Every day hundreds of new businesses appear on Trustpilot, and with them hundreds of new comments by people who want to express their dissatisfaction with the services or products they have received. Unfortunately, the portal is also being used by rival companies wishing to damage the reputation of their competitors or by so-called internet trolls. The veracity and validity of many of such “reviews” have been challenged many times by business owners. Unfortunately, in many cases without success.

"Freedom of speech" or "freedom of hate"?

A real problem is faced by law firms, which are often the target of reviews not so much by their own clients, but the opposite side of the legal process. Sometimes a party dissatisfied with the outcome of a dispute creates a Trustpilot account on purpose in order to leave an unfavourable review. This shouldn’t happen.

Such reviews are characterised by a lack of information about why the person is dissatisfied with the company and what is their connection with the company. They often take the form of insults and untrue statements. They are almost always anonymous or left under a pseudonym.

Unfortunately, Trustpilot does not usually delete such comments, even at the request of the company concerned. Theoretically, they do not break the portal's rules, but in reality, it is impossible to verify them. The portal apparently also is really concerned with “freedom of speech”.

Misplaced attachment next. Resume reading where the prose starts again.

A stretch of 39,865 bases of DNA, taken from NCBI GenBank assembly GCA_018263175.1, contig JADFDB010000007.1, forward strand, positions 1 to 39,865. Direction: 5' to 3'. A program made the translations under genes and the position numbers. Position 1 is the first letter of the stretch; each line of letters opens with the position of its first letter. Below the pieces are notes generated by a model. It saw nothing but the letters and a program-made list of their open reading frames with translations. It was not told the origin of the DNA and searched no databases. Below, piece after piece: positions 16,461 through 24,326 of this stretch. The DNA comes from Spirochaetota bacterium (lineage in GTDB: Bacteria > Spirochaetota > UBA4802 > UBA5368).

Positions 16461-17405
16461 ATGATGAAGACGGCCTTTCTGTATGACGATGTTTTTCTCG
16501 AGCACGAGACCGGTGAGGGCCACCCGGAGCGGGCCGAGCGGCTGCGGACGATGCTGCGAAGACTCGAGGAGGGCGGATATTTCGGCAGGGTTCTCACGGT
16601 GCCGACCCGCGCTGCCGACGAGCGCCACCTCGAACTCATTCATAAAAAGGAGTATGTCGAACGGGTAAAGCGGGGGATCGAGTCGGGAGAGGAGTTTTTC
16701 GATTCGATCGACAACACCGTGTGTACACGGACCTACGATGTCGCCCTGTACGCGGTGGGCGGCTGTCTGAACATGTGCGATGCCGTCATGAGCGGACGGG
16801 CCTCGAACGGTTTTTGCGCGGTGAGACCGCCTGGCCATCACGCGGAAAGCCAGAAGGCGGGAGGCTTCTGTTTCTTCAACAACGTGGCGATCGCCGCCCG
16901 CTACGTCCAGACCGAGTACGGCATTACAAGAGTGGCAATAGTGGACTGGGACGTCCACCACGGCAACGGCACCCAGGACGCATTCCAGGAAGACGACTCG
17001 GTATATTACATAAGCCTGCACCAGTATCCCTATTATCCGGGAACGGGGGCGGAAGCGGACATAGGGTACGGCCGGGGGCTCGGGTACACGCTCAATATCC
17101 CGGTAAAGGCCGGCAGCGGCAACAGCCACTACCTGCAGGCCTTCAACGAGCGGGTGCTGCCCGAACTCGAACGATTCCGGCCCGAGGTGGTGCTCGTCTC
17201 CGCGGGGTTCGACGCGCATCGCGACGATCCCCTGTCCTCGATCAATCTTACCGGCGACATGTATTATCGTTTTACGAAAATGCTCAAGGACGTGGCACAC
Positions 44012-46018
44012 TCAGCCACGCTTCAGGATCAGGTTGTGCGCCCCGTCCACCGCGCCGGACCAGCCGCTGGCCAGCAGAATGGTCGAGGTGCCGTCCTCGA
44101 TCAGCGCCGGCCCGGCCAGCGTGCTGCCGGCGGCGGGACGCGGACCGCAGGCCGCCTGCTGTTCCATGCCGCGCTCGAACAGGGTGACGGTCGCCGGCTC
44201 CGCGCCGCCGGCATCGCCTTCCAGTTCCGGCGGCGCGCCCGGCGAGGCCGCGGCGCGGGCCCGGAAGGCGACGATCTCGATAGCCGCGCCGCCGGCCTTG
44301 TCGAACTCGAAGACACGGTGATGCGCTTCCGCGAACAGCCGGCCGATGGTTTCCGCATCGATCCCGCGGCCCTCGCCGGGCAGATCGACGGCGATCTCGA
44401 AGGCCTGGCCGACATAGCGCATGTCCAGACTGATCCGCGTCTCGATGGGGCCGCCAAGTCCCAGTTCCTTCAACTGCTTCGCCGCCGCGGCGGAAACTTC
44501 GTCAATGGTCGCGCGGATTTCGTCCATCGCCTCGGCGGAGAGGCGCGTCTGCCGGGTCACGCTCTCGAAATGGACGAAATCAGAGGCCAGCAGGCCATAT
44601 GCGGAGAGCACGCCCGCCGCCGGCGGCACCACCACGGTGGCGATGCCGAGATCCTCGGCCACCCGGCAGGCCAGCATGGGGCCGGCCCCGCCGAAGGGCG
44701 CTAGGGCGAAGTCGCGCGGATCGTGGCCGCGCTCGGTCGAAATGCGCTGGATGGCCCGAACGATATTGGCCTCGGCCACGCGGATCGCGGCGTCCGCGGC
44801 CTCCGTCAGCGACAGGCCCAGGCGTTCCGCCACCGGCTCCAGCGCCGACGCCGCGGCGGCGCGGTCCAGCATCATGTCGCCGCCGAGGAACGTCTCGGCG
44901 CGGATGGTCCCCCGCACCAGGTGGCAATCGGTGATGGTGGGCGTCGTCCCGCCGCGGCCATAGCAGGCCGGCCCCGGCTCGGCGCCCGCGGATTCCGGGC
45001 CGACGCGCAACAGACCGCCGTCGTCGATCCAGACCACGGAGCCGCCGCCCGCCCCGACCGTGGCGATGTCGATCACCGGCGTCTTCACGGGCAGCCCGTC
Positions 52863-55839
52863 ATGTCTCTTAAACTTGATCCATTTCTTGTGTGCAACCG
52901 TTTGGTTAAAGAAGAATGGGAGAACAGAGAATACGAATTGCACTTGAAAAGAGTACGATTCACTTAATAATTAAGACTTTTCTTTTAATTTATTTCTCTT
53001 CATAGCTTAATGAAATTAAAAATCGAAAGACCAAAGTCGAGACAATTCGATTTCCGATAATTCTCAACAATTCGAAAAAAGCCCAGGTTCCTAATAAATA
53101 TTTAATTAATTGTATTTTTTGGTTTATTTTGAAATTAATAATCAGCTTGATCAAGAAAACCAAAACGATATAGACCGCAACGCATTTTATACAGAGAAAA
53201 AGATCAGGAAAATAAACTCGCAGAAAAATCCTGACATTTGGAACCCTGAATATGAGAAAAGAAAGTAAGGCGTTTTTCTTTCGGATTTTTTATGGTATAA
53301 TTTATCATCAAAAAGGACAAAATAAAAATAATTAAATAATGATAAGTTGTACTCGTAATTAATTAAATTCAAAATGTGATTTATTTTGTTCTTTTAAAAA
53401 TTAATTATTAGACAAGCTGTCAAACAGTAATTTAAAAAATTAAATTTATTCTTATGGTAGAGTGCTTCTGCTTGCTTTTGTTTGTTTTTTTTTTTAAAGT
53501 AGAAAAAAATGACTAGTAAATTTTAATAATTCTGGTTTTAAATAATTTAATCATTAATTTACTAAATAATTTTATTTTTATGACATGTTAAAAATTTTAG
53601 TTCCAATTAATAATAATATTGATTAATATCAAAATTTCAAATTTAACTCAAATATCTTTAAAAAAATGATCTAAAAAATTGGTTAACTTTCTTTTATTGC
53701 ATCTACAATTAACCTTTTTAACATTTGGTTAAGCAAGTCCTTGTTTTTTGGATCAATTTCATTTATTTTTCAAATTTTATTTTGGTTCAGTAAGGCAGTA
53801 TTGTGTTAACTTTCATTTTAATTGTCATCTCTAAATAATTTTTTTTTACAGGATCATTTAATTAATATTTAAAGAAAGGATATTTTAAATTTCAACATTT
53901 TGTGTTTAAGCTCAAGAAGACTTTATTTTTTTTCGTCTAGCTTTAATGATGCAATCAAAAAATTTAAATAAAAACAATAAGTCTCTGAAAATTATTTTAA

£25,000 in damages for defamation

Unfortunately, such comments leave a permanent mark on the reputation of the company and theoretically there is not much that can be done about it. However, anyone who leaves such a comment must know that the statement (also written) is defamatory if it is false, damages the reputation of the person concerned and is made public.

This is why law firms sometimes decides to sue users if nothing else helps. And they do it successfully too. As in the case of one London-based law firm, which found that after a reviewer called them "scam solicitors" on Trustpilot, the number of enquiries it received about their services fell. As a result, it took legal action against the reviewer.

The case was heard by the court, which decided in favour of the law firm and ordered the reviewer to pay £25,000 in damages for defamation. The court was particularly struck by the seriousness of the fact that the lawyers had been accused of dishonesty.

Many people still believe that by leaving an anonymous review they are safe from legal repercussions. This case should serve as a warning to all those who make their offensive and untrue reviews public on Trustpilot and beyond.

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